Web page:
Weekly energy security summary to 21 May

  • Antonín Beránek
  • 21.5.2017 13:01

Oil
Recently we have witnessed relatively significant jumps in oil prices. From a level of about 56 USD per barrel for Brent oil on 12 April, the price has gradually fallen to 47 USD. From this level, the price has rebounded and now stands at around 52 USD.

The decline in prices is associated with the ever-increasing volumes of oil extraction in slate deposits in the US. Predictions indicate that the growth rate of slate mining will begin to slow down in June. However, US miners take advantage of financial hedging and therefore have the price of 50 USD guaranteed at least until the end of the first quarter of 2018. The upcoming OPEC meeting on 25 May in Vienna, where the deal concerning OPEC+ countries lowering their level of production is going to be extended, will thus not threaten the American miners. However, it could push the price further up.

It is interesting that the rise in prices occurred after the negotiations between Russia and Saudi Arabia, where Russia, contrary to its earlier sceptical position, expressed its support for reducing a level of production by March 2018. It is expected that Iran and Iraq, who had reservations about the agreement, will withdraw. The only country that will likely not join is Kazakhstan, which is not a member of OPEC.

Natural gas
Investors abandoned the topic of weather, and their decisions are now mostly based on deposits and export prospects.

Natural gas prices in the last week ranged between 3.14 and 3.43 USD per million BTU. The US deposits decreased by 45 billion cubic feet and reached 2.302 billion cubic feet on 5 May, which is 14% less than a year earlier, but 14% more than the previous five years average. Prices of liquefied natural gas, butane and isobutane products dropped by 1-3%, while prices of propane and ethane increased by 2-3%. The number of natural gas extraction sites in the US has increased by two to 173. The supply level has slightly increased, but the demand has slightly fallen. Subsequently, a price decrease is likely to be expected. Regarding the export of liquefied natural gas (LNG), four ships with a total capacity 14.2 billion cubic feet were sent from the Sabine Pass plant, in comparison with last week the export has increased.

From a geopolitical point of view, there is a significant agreement between the US and Chinese presidents to take measures to increase American gas supplies to the PRC. Both countries are interested in cooperation. This may complicate Russia's ambitions to diversify its gas exports. China should be a key alternative to selling in the EU.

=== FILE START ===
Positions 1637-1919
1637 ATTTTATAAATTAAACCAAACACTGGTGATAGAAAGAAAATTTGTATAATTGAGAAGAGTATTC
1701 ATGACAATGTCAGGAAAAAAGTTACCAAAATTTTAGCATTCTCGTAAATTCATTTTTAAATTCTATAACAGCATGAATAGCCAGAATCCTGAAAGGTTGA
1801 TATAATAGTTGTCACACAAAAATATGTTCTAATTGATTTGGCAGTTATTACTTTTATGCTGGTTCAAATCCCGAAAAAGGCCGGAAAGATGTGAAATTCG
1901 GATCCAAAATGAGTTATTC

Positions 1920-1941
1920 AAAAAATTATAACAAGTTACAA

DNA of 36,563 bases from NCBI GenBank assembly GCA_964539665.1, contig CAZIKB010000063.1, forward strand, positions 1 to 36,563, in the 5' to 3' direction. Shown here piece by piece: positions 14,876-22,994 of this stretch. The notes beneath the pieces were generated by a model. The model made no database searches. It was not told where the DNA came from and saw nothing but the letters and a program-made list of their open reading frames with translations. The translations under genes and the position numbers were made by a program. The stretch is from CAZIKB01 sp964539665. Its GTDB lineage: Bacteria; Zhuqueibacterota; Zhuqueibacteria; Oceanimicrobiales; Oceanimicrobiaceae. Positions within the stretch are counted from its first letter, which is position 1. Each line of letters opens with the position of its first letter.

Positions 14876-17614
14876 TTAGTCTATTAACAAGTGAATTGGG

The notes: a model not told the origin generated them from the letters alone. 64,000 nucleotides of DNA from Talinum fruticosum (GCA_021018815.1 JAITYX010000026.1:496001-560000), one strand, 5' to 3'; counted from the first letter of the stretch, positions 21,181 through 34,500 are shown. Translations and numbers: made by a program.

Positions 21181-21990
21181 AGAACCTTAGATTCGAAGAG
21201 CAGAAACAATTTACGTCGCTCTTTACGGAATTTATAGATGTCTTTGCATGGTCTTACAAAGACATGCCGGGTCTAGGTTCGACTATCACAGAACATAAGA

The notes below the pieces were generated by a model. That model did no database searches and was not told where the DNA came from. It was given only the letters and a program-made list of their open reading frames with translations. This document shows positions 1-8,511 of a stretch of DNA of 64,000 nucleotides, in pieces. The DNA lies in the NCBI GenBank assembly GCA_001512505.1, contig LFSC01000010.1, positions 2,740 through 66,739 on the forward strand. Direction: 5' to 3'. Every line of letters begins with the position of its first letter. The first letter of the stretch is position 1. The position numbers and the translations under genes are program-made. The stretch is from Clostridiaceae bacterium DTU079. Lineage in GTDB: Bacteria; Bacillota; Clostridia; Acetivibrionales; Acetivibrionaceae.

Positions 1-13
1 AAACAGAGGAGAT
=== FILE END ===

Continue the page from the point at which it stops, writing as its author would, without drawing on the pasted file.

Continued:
Nuclear energy
In the United Arab Emirates, the construction of the first part of the Barakah APR-1400 water reactor was completed. The South Korean consortium handed the construction over to the Nawah Energy Company, who will now request the approval of the national regulator as a next step.
Strategic investors seek to gain a share in the New Areva NP project, a part of the French nuclear energy industry. EDF would like to have a share of between 51% and 75%. Most recently, the Assystem company strives for a 5% share, worth 125 million euros. New Areva NP is to be part of a common British-French approach to establishing, operating and maintaining nuclear resources in both countries.

Bulgarian Prime Minister Boyko Borisov stated on 11 May, during his phone call with Russian President Vladimir Putin, that Bulgaria is looking for private investors to build the Belene nuclear power plant - a project which was suspended in 2012 due to pressure from the EU and the US. Bulgaria is trying to privatise the project and realise it without state guarantees.

Alternative energy

The situation is still tense in the solar panel market. The cheaper competition coming from China causes considerable difficulties for European producers. Last week, the insolvency of German SolarWorld, which employs 3,000 people, has been announced.

ACER and CEER, the European electricity regulators, have commented on the European Commission's Clean Energy Legislative Package. They call for all energy sources to be made equal and, therefore, the termination of priority production from renewable sources. One of the many arguments is especially the pressure on the price as a basic criterion for assessing projects. This attitude can be assessed as a direct conflict with the existing renewable energy support policy of Europe.

In contrast, the American National Renewable Resources Laboratory (NREL) claims that the US could cover up to 80% of its electric energy consumption from alternative sources by 2050, especially using photovoltaic and wind power plants.

About author: Antonín Beránek

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